Preschool Math

Child counting

You can start teaching preschool math to children earlier than you might think. It is a skill that develops from an early age and increases in importance as your child progresses through school, crucial to the level of success and happiness they will find while at school.

The math that children learn at this age isn’t the math that adults think of when we hear the word. It’s learning to count and numbers – the basics. It just needs to be fun, interesting and provide plenty of interaction.

Check out our helpful range of preschool math activities you can do with your child.

Here are 7 ways to help teach your preschooler math:

1. Teaching math with song and games

There are many classic nursery rhymes you can sing with your child to develop their familiarity of numbers.

Some great songs for teaching math include ‘One, two, buckle my shoe’, ‘Ten Little Indians’ or ‘Five Little Ducks’. Through repetition of song your child will become familiar with numbers.

Look to involve numbers when you play games with your children. Play games that involve counting such as ‘Hide and Seek’ or ‘What’s the time Mr Wolf?’.

2. Teaching math by counting objects

Count aloud to your preschooler whenever an opportunity arises. Counting fingers

You can count fingers and toes, mouthfuls of food, the number of toys in a box, the number of peas on a plate, the time it takes to pack toys away.

Start counting aloud as early and as often as possible.

3. Teaching one-to-one correspondence

Once your child starts to count in a proper sequence they will recite numbers in order but not associate those numbers with objects they are interacting with.

For example, your preschooler may count up to three while at the same time pulling down only two fingers on your hand, or they may count the same object twice.

Therefore once your child starts to count in sequence you need to really emphasize the way each number represents a new object.

A good way to teach one to one correspondence is to use specially designed counting picture books with your child (see picture).
Point to each item on the page as you count to develop one-to-one correspondence.

4. Teaching counting-on

Alphabet Worksheet - Handwriting Capital Letter AThe next step is to help your child develop the ability to ‘count-on’. That is,your child needs to be able to continue a sequence of numbers picked at random.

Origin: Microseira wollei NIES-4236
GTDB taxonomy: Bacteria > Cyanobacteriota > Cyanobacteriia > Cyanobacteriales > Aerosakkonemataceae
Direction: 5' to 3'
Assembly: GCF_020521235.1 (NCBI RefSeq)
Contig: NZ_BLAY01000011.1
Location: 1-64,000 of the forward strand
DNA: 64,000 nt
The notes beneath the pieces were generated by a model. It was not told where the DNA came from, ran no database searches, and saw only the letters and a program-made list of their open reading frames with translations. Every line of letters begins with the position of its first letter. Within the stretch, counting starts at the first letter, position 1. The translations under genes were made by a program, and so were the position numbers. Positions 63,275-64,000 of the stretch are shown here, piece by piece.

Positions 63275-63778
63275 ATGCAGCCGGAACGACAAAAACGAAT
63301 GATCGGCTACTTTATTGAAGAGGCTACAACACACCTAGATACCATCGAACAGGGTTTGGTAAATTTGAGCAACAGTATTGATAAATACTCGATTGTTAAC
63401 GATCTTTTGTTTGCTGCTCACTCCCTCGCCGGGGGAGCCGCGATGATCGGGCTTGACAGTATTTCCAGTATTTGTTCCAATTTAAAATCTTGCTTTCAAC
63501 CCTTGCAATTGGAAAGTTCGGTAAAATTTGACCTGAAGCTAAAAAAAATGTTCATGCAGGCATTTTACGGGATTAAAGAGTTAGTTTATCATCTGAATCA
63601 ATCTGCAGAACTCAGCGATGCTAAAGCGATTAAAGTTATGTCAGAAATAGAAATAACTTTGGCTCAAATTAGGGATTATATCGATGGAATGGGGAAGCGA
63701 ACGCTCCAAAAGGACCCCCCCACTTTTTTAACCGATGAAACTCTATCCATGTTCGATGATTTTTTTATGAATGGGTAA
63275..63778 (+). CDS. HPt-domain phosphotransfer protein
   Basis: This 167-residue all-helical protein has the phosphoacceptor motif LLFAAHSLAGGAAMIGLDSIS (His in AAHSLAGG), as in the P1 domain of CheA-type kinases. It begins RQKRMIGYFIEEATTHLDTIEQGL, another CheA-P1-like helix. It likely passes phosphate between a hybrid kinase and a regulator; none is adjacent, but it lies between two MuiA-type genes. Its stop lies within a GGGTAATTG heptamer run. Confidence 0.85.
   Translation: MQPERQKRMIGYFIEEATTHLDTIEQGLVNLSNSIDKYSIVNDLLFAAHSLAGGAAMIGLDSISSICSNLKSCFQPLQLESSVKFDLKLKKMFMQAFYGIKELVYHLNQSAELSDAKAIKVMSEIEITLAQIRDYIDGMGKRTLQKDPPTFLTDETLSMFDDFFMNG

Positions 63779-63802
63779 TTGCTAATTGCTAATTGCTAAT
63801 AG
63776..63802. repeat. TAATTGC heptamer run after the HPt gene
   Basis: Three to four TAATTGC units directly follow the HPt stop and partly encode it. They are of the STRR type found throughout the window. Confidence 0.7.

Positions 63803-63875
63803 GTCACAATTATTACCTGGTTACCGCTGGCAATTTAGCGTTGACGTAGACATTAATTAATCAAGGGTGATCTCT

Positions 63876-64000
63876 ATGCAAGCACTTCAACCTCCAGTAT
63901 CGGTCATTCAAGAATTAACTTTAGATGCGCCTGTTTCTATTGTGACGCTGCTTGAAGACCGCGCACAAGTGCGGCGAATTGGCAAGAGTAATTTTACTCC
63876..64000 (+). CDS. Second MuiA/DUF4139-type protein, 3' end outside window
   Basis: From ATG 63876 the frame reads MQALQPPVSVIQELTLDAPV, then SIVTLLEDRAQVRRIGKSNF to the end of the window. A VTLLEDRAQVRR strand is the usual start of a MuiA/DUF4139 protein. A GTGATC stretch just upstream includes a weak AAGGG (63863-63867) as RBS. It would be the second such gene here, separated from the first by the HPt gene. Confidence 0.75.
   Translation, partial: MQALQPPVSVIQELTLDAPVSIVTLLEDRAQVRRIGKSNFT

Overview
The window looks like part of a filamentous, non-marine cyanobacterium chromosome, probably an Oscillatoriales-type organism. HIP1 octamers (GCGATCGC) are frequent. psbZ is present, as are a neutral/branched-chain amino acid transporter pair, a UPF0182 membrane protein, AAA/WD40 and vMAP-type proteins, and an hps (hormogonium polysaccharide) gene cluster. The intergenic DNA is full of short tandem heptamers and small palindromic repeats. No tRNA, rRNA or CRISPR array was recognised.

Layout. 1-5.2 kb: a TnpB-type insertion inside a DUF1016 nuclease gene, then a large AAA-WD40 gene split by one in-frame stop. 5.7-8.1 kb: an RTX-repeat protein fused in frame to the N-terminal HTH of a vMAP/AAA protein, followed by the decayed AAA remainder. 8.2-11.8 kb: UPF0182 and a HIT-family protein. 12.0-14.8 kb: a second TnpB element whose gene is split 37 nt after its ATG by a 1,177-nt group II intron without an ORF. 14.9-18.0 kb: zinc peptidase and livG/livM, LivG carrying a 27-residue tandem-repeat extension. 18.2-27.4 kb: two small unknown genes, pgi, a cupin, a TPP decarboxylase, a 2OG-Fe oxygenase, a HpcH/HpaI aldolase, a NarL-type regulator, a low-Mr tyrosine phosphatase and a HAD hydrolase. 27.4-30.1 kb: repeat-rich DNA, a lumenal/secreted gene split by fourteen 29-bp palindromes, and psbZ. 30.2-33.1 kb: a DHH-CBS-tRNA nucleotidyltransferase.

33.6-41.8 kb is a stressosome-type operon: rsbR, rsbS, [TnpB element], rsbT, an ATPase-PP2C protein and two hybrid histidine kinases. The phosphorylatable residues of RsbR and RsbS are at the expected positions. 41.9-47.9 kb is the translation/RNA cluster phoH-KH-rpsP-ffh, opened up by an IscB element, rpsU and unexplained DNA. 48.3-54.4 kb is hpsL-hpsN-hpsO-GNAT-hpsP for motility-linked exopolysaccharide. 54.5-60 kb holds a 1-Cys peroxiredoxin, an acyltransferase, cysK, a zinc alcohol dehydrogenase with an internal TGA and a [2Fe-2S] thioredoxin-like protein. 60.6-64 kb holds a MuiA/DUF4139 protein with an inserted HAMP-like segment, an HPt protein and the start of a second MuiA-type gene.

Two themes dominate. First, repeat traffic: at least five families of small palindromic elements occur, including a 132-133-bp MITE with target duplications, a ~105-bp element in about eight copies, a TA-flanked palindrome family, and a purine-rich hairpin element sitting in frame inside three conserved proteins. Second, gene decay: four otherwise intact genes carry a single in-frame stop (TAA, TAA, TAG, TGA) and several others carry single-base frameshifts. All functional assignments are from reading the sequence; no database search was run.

For example you can ask your child ‘5, 6, 7, what comes next?’

See more on Counting-On >>


5. Teaching numbers with flash cards

Alphabet Worksheet - Handwriting Capital Letter AUse flash cards to help your child to learn to count and memorise numbers.

Once your child is confident with their numbers you can then start to use the flash cards to teach basic addition and subtraction.

Our number flashcards include numbers, images and/or the name of the number, so you can choose one to suit your child’s level.

6. Teaching to count with worksheets

Alphabet Worksheet - Handwriting Capital Letter AThere are thousands of different worksheets available to use as activities to teach your child the basics in math.

Check out our preschool number activities for ideas on how to teach numbers to your preschooler, and our worksheets page for more free worksheets.

7. Advanced Numbers

Alphabet Worksheet - Handwriting Capital Letter A
Alphabet Worksheet - Handwriting Capital Letter A

Once your child has mastered counting one to ten you can move on to more advanced numbers up to twenty or more.

Introducing a hundreds chart is a good idea to teach more advanced numbers.


Final note

Provide your child with practical examples to use their math skills in everyday life. The supermarket is a great place to practice math – you and your child can compare the price of each product, and discuss money needed to pay for the groceries.

There are many other everyday activities involving maths you can discuss with your child such as weighing and measuring in the kitchen and around the house, patterns and sports statistics, bus and train timetables and restaurant menus.

The time you spend teaching preschool math to your children will give them a wonderful foundation for their school years.

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